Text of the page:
Tucked away in the heart of Tokyo, close to the Imperial Palace gardens, is an architectural gem known as “The Kudan.”
A sprawling 80-year-old mansion, The Kudan is one of the few architecturally significant homes from the 1930s that has survived war and the ravages of time and natural catastrophes.
Today it serves as the official residence of the Philippine Ambassador to Japan, and a book about it, also titled “The Kudan,” will be launched soon.
The book’s publication is timed with the commemoration of 60 years of Filipino-Japanese relations in 2016. The book provides a fascinating narrative of the provenance and history of the home, with interesting tales of those who lived at the Kudan through the years, in the context of the long and complex diplomatic ties between the Philippines and Japan.
Historian Ambeth Ocampo, who spent several years as a teaching fellow in Japan at the Sophia University, writes about how the Kudan was built by the family of Zenjiro Yasuda, the great grandfather of famous conceptual artist and musician Yoko Ono, and goes on to narrate the Kudan’s fate in the hands of its subsequent owners.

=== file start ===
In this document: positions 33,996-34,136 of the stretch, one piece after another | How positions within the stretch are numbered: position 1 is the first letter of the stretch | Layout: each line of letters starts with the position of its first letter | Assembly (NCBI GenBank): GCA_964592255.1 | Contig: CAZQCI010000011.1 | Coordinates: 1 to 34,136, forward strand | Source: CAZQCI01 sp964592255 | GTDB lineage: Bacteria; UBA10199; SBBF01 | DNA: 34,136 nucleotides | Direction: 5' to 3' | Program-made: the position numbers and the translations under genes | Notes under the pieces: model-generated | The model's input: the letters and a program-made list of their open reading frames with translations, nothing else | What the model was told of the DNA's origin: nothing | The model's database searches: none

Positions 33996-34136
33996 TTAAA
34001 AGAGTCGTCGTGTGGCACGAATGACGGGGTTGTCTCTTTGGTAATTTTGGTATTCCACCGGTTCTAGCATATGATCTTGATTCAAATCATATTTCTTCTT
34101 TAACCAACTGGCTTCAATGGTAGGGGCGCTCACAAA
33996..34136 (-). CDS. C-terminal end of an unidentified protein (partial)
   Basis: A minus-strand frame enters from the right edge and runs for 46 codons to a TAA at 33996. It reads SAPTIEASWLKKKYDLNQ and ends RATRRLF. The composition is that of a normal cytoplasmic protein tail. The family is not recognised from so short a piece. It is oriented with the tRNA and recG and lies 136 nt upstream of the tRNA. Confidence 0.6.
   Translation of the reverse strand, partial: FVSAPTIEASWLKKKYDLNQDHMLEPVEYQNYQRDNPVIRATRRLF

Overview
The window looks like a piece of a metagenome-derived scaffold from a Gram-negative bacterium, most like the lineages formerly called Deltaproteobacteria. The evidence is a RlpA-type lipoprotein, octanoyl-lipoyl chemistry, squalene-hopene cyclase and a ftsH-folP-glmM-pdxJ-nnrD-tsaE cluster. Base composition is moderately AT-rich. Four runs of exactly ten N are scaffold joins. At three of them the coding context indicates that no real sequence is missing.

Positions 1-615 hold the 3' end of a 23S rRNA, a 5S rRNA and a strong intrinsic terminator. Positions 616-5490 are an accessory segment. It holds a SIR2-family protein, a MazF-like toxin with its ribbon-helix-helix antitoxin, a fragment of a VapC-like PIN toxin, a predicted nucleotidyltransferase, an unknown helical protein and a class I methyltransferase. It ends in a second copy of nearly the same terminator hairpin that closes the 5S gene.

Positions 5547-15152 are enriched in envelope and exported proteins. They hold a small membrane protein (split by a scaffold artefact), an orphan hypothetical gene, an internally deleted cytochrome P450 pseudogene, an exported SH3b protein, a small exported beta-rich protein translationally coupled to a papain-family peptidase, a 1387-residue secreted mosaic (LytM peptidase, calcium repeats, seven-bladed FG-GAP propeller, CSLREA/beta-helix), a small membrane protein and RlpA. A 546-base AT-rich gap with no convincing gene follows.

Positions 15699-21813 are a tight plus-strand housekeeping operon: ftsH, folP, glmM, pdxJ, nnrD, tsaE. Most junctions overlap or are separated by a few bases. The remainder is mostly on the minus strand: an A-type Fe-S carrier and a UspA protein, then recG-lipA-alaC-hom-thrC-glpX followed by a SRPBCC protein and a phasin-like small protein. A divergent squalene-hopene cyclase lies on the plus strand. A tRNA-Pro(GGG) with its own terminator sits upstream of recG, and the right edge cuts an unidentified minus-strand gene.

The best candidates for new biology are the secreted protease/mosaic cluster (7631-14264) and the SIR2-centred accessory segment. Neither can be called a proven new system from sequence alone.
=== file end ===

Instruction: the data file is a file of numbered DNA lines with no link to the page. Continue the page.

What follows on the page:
The book takes readers through an armchair architectural tour of this heritage home, which has recently been declared a National Historical Landmark property by the National Historical Commission of the Philippines (NHCP)—the first one to be designated as such outside of the Philippines, through the joint efforts of NHCP and Philippine Ambassador to Japan Manolo Lopez.
“The Kudan” will be launched in Tokyo and Manila. Photography is by Wig Tysmans; creative direction by Maja Olivares-Co, who is also co-publisher. The book is published by Tina Colayco of ArtPost Asia Inc.